Perhaps it requires a certain naivete to do this kind of modelling. Using base-2 is 3.333 times more granular than base-10 and it encapsulates the universe within just 200+ steps. The roots for the base-2 model, just like base-10, also go back to a high school. Although base-2 is totally-predictive, as of this writing, it is yet to be critically reviewed by the scholarly community. And, yes, that may be about to change, too.
Endnotes and Footnotes:
1 The chart. Work began in April 2016 on this horizontally-scrolled version of the February 2015 vertical chart. The vertical chart was difficult to use to follow the numbers along the 202 columns. The horizontally-scrolled chart provides an immediate comparative analysis with the progression of the other Planck base units.
2 Foundations of foundation. This legacy extends back to Leucippus and his student, Democritus, in and around 450 BC. Systems theory, by contrast, began with Ludwig von Bertalanffy, perhaps as early as 1937.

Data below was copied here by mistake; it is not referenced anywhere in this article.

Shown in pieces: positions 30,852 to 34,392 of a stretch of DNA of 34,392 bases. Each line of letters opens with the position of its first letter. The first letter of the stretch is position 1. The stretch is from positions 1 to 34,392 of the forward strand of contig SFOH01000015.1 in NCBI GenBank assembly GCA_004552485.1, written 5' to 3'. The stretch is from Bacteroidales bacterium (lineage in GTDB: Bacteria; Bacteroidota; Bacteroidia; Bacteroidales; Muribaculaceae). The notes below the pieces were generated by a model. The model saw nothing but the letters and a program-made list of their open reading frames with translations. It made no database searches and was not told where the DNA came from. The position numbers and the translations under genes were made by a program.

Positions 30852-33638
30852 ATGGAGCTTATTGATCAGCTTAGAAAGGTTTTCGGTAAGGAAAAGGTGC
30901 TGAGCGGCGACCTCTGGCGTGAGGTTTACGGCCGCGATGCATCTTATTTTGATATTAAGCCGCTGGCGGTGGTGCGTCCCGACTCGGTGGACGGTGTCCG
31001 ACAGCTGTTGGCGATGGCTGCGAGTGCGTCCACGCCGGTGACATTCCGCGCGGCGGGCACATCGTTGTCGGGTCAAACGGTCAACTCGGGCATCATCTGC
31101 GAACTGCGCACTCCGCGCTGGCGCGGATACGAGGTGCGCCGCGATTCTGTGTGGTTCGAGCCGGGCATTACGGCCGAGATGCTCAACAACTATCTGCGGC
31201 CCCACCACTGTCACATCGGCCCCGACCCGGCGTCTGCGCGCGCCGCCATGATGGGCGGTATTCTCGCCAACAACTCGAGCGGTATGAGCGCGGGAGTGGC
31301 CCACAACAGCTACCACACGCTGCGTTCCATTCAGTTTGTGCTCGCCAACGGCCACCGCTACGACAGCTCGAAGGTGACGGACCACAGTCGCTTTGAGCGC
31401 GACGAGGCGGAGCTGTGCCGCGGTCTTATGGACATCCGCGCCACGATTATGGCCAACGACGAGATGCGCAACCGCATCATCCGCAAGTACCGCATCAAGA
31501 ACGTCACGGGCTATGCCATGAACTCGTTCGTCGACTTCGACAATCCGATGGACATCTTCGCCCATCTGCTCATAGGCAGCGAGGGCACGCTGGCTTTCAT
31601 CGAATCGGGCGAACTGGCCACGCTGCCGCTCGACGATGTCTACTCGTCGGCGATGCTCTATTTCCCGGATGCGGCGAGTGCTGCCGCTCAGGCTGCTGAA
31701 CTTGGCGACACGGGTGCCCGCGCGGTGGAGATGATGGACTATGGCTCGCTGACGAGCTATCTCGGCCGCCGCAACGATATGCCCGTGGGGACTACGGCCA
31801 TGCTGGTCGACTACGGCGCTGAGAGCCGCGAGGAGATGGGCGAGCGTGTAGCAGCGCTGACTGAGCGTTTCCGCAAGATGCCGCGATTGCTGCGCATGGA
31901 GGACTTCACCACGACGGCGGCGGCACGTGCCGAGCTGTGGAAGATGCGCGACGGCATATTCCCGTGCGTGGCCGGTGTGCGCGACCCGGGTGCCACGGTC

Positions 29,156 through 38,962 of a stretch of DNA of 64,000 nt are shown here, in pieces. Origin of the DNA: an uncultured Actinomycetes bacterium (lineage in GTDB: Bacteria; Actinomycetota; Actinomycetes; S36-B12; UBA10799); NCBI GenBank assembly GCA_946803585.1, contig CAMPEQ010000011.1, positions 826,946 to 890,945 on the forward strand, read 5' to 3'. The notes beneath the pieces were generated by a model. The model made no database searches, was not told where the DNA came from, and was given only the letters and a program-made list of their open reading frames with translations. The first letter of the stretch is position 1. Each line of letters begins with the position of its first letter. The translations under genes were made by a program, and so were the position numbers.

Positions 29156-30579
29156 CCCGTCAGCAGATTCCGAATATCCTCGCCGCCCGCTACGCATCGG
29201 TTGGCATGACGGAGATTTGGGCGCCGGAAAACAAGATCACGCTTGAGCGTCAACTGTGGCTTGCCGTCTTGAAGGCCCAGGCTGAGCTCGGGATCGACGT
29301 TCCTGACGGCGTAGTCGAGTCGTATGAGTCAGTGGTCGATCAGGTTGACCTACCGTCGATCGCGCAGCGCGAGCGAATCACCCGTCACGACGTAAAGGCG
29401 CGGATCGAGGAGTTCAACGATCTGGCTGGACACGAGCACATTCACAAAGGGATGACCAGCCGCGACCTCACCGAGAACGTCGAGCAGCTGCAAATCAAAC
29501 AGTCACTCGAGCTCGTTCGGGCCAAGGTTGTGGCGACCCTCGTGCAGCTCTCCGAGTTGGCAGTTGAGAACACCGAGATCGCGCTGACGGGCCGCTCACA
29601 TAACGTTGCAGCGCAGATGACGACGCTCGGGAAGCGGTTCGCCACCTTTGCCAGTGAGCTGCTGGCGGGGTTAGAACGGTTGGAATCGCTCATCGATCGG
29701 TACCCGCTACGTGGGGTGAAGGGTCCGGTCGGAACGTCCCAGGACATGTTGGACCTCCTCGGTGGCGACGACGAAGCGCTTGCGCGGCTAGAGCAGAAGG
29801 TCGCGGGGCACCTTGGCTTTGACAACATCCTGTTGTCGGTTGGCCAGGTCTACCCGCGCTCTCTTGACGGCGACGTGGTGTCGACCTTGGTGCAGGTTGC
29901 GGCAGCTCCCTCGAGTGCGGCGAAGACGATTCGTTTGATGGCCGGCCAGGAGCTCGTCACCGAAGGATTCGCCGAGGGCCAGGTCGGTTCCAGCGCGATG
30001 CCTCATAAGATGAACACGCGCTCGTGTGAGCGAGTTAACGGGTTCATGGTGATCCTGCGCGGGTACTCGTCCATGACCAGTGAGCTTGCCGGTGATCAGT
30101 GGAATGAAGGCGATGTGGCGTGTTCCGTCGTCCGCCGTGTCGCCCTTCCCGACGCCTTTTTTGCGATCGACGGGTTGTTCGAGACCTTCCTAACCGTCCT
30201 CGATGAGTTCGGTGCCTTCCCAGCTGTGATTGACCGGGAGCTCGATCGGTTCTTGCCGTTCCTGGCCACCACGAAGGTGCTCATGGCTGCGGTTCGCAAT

3 Natural inflation. Having just discovered “natural Inflation” as a formal study, there are several dozen papers now being analyzed. That includes: Natural Inflation: Consistency with Cosmic Microwave Background Observations of Planck and BICEP2 by Katherine Freese (Univ. of Michigan), William H. Kinney (Univ. at Buffalo, SUNY); Natural Inflation, Planck Scale Physics and Oscillating Primordial Spectrum by Xiulian Wang, Bo Feng, Mingzhe Li, Xue-Lei Chen, Xinmin Zhang; and Natural Inflation: Particle Physics Models, Power Law Spectra for Large Scale Structure, and Constraints from COBE by Fred Adams, J. R. Bond, Katherine Freese, Joshua Frieman, Angela Olinto. Your recommendations are encouraged.